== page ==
Manning Mitchell is the type of resident Launceston is desperate to attract.
The 26-year-old podiatrist had never visited the northern Tasmanian city before he moved from Melbourne in 2018, but he has no regrets.
"It's 15, 20 minutes to get anywhere around town, you'll get a park anywhere within 50 metres if you've got to go into town to do something, there's cafes, bars," he said.
Mr Mitchell has made friends and joined a local football club.
A tale of two cities
While Hobart and south-east Tasmania recorded population growth of 1.5 per cent in the 2017-18 financial year, the growth rate in Launceston and north east Tasmania was almost half that at 0.8 per cent.
Demographer Dr Lisa Denny said without international immigration, mainly made up of refugees and international students, Launceston's population would be going backwards.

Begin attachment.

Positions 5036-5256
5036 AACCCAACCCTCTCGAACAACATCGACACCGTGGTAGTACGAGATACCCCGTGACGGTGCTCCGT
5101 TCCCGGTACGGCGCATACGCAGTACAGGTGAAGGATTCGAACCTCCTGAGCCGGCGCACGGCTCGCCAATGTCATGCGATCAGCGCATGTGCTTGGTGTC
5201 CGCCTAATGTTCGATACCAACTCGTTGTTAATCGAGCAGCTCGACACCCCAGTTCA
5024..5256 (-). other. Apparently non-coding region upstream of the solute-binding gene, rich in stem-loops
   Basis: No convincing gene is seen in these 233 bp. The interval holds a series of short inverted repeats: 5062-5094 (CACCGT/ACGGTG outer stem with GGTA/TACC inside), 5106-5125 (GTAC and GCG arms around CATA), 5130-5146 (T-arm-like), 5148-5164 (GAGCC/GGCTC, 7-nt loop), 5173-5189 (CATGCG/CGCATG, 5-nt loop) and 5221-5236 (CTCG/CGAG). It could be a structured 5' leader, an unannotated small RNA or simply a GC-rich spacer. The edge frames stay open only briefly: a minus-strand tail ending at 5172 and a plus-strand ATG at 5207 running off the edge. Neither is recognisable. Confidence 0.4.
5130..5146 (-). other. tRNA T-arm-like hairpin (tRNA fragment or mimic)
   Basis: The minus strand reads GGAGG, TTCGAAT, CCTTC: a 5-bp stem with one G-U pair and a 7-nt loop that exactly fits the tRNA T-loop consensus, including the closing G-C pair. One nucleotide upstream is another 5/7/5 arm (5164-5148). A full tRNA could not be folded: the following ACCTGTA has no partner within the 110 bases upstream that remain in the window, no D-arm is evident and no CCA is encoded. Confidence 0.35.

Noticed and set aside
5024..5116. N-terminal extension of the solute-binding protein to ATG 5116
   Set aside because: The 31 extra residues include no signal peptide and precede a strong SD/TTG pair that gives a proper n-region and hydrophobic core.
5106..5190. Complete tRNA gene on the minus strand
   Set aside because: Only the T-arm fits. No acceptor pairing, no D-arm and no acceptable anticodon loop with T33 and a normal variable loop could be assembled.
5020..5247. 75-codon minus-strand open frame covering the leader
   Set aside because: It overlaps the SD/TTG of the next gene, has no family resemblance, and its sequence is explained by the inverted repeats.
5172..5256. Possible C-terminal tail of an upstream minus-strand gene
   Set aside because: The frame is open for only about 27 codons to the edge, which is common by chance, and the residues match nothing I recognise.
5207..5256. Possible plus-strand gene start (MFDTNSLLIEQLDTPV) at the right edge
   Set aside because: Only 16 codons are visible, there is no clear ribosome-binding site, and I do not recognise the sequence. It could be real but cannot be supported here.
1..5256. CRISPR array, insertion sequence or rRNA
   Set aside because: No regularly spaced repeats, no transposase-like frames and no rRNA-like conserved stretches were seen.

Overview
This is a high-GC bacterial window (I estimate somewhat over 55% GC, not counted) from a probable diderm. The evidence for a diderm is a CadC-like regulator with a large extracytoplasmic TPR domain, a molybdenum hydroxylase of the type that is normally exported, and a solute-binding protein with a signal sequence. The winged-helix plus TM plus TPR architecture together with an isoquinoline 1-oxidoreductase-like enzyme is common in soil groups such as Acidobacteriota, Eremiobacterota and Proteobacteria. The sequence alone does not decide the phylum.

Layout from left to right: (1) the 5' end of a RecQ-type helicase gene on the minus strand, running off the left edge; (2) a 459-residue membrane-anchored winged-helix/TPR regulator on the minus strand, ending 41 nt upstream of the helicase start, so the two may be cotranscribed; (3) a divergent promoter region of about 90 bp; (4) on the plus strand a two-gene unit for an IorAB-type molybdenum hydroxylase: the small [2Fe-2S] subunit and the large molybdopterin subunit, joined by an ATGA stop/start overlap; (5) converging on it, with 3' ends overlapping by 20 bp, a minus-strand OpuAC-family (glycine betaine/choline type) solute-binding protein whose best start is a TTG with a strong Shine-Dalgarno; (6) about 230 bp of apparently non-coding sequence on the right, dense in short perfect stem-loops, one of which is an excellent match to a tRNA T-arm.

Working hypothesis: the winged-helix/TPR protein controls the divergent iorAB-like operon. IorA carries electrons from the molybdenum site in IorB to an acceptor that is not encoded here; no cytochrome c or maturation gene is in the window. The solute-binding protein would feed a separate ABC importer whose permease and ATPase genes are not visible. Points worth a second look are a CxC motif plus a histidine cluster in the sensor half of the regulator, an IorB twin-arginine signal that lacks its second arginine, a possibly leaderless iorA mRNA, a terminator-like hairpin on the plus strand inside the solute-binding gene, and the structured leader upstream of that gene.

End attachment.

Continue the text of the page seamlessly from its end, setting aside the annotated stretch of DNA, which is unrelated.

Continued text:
The changing make-up of Launceston's population is also fuelling concerns about a shrinking pool of working-age residents.
Between 2011 and 2016, the Launceston region gained an extra 2,000 residents aged 55 or older.
But the proportion of residents between the ages of 15 and 54 shrank by 600.
The Northern Tasmania Development Corporation (NTDC) commissioned the National Institute for Economic and Industry Research to model future population growth in the region and found the picture for working-age population could worsen.
Source: ABC News
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